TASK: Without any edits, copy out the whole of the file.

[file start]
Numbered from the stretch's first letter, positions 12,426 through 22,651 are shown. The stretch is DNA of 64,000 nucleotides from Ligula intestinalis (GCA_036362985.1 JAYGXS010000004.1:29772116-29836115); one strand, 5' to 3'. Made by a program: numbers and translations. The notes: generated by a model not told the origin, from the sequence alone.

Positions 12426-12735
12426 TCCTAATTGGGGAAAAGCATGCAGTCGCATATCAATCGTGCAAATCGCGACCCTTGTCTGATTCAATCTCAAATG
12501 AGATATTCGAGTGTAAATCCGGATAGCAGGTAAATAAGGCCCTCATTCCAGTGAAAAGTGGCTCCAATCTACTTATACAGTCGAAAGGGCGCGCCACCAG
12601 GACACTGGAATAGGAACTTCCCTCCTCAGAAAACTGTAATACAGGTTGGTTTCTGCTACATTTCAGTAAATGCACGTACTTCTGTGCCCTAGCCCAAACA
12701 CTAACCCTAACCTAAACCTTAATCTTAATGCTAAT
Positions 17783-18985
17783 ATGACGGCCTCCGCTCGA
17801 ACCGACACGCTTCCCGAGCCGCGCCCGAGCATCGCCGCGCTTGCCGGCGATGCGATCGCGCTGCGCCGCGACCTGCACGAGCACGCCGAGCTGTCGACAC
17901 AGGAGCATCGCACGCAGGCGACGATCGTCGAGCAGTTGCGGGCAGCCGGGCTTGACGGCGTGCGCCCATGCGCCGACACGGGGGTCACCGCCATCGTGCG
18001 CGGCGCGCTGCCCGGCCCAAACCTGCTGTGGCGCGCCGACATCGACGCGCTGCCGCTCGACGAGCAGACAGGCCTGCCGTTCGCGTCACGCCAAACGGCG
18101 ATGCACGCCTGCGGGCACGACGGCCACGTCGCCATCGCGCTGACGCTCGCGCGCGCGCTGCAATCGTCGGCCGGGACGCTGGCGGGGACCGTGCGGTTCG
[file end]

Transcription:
Numbered from the stretch's first letter, positions 12,426 through 22,651 are shown. The stretch is DNA of 64,000 nucleotides from Ligula intestinalis (GCA_036362985.1 JAYGXS010000004.1:29772116-29836115); one strand, 5' to 3'. Made by a program: numbers and translations. The notes: generated by a model not told the origin, from the sequence alone.

Positions 12426-12735
12426 TCCTAATTGGGGAAAAGCATGCAGTCGCATATCAATCGTGCAAATCGCGACCCTTGTCTGATTCAATCTCAAATG
12501 AGATATTCGAGTGTAAATCCGGATAGCAGGTAAATAAGGCCCTCATTCCAGTGAAAAGTGGCTCCAATCTACTTATACAGTCGAAAGGGCGCGCCACCAG
12601 GACACTGGAATAGGAACTTCCCTCCTCAGAAAACTGTAATACAGGTTGGTTTCTGCTACATTTCAGTAAATGCACGTACTTCTGTGCCCTAGCCCAAACA
12701 CTAACCCTAACCTAAACCTTAATCTTAATGCTAAT
Positions 17783-18985
17783 ATGACGGCCTCCGCTCGA
17801 ACCGACACGCTTCCCGAGCCGCGCCCGAGCATCGCCGCGCTTGCCGGCGATGCGATCGCGCTGCGCCGCGACCTGCACGAGCACGCCGAGCTGTCGACAC
17901 AGGAGCATCGCACGCAGGCGACGATCGTCGAGCAGTTGCGGGCAGCCGGGCTTGACGGCGTGCGCCCATGCGCCGACACGGGGGTCACCGCCATCGTGCG
18001 CGGCGCGCTGCCCGGCCCAAACCTGCTGTGGCGCGCCGACATCGACGCGCTGCCGCTCGACGAGCAGACAGGCCTGCCGTTCGCGTCACGCCAAACGGCG
18101 ATGCACGCCTGCGGGCACGACGGCCACGTCGCCATCGCGCTGACGCTCGCGCGCGCGCTGCAATCGTCGGCCGGGACGCTGGCGGGGACCGTGCGGTTCG